- We need to shift our focus towards energy demand and usage, since consumer behaviour will be a crucial aspect of Canada’s energy transformation. The energy industry is increasingly becoming a customer-facing business.
- Heavy-handed regulation will not be able to lead the entire energy change process and policy that is technologically deterministic will fail. Government policies must set a direction, provide the signals (such as real prices), and provide the institutional support, but not a final destination.
- A convergence of energy technologies, information technology and artificial intelligence will be a massive disruptive force in the energy industry.
Federal and provincial governments must increasingly engage and learn from local communities before forming energy policies or implementing energy projects, to ensure that they are the direct beneficiaries of any proposed projects and that they become sources of business opportunity – we need to build a new energy social contract in Canada.
In a talk titled “Demand Better”, you argued that Canada’s biggest green energy opportunities lie in cutting consumption and waste, instead of changing production sources. How will Canada become a zero-emission economy without phasing out fossil fuel production?
Changing our energy use is a necessary compliment to thinking about changing the sources of energy, not a substitute. But it is the place to start because that is where the most cost-effective opportunities lie, such as those in energy efficiency and local sources such as heat management and small-scale renewables. We need to be thinking about what customers need and what they will insist on, before building our new energy systems. The value proposition will rest on several attributes: functionality, safety, security, reliability, affordability, and minimal local environmental and social impact. A system based on distributed energy sources is going to work only if it is energy efficient.
If we really want to reach a zero emission economy, we will most likely need to largely phase out fossil fuels. The big question mark though, is what can be done with CO2 capture and disposal technology. I do not think we should rule out the possibility that some of those technologies will become practical and cost effective, and others will emerge. Whether we like it or not, fossil fuels do have a lot of advantages in terms of the sheer energy power that they contain in a very small space as well as their high reliability.
“Changing our energy use is a necessary compliment to thinking about changing the sources of energy, not a substitute.”
We need to put policies in place that drive change in the right direction but we should not make too many assumptions about what it is finally going to look like. The debate with respect to pricing carbon is strangely illiterate in some respects, especially from the conservative side because the alternative is for the most part government actions, which are either intrusive or inefficient. We are experiencing a lot of technological innovation that we cannot possibly predict. If we try to coerce the entire energy process through regulation, we will get it wrong and make it a lot more expensive than we need to. Alternatively, if we factor the costs associated with greenhouse gas emissions into energy prices, investment and consumption decision-makers will adapt.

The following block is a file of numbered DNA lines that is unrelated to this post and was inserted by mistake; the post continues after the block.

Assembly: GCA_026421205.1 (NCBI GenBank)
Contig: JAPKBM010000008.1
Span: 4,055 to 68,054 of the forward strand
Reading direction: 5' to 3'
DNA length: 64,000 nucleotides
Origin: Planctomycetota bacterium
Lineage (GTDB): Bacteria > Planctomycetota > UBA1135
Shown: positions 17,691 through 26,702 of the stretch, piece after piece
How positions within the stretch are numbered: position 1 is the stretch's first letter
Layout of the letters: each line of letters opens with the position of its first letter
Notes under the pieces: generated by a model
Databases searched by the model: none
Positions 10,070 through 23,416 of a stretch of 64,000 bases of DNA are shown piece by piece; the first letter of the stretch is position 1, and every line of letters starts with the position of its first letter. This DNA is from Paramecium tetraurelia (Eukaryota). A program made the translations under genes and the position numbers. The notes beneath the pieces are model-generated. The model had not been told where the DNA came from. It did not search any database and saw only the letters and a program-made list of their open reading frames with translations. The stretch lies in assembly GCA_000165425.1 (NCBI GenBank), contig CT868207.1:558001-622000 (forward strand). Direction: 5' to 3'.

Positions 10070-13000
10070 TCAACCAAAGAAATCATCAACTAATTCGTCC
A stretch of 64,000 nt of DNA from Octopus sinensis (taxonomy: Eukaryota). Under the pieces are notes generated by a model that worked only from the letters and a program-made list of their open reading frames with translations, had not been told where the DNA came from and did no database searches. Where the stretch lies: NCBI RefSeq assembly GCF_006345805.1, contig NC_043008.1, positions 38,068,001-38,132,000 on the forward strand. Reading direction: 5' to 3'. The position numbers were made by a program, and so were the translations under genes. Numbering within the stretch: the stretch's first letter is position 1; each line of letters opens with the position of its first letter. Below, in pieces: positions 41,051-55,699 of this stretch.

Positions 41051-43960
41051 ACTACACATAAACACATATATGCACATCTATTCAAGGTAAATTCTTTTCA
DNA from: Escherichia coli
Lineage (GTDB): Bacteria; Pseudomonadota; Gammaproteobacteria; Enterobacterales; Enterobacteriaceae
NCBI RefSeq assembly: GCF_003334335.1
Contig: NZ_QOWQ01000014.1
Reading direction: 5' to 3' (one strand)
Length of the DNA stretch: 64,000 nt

How can the “hydro” and “hydrocarbon” provinces learn from each other and cooperate to push forward a valuable conversation on the future of Canada’s energy industry?
We always hope for cooperation and we get that from time to time. But it is not likely to extend to something as formal as a national energy strategy. However, there are a few common factors between the hydro and hydrocarbon provinces. First, all Canadians – whether Albertans or Quebecers or anyone else – are demanders of energy services, including lots of natural gas and petroleum products. Second, there is no such thing as cheap energy. Energy involves big impacts on the environment and local communities – one way or the other. The hydro and some of the wind projects that are being built right now are turning out to be pretty expensive in that regard. Third, all energy projects, renewable or otherwise, will require much more involvement of local communities and local authorities – notably Indigenous authorities – in the decision process. So going into the future, we are not going to see hydro evolving the way it did in British Columbia or Quebec back in the 1960s or the 1970s. It is going to face lots of challenges, as will other sources of energy. In that sense, there is a certain amount of convergence that might occur. If everybody steps back and starts being realistic about what the future might look like, there is a lot of potential for cooperation.
“There is no such thing as cheap energy. Energy involves big impacts on the environment and local communities, one way or the other.”
What is the balance between national, provincial and local-level energy decision making given Canada’s size and regional differences? How should this evolve?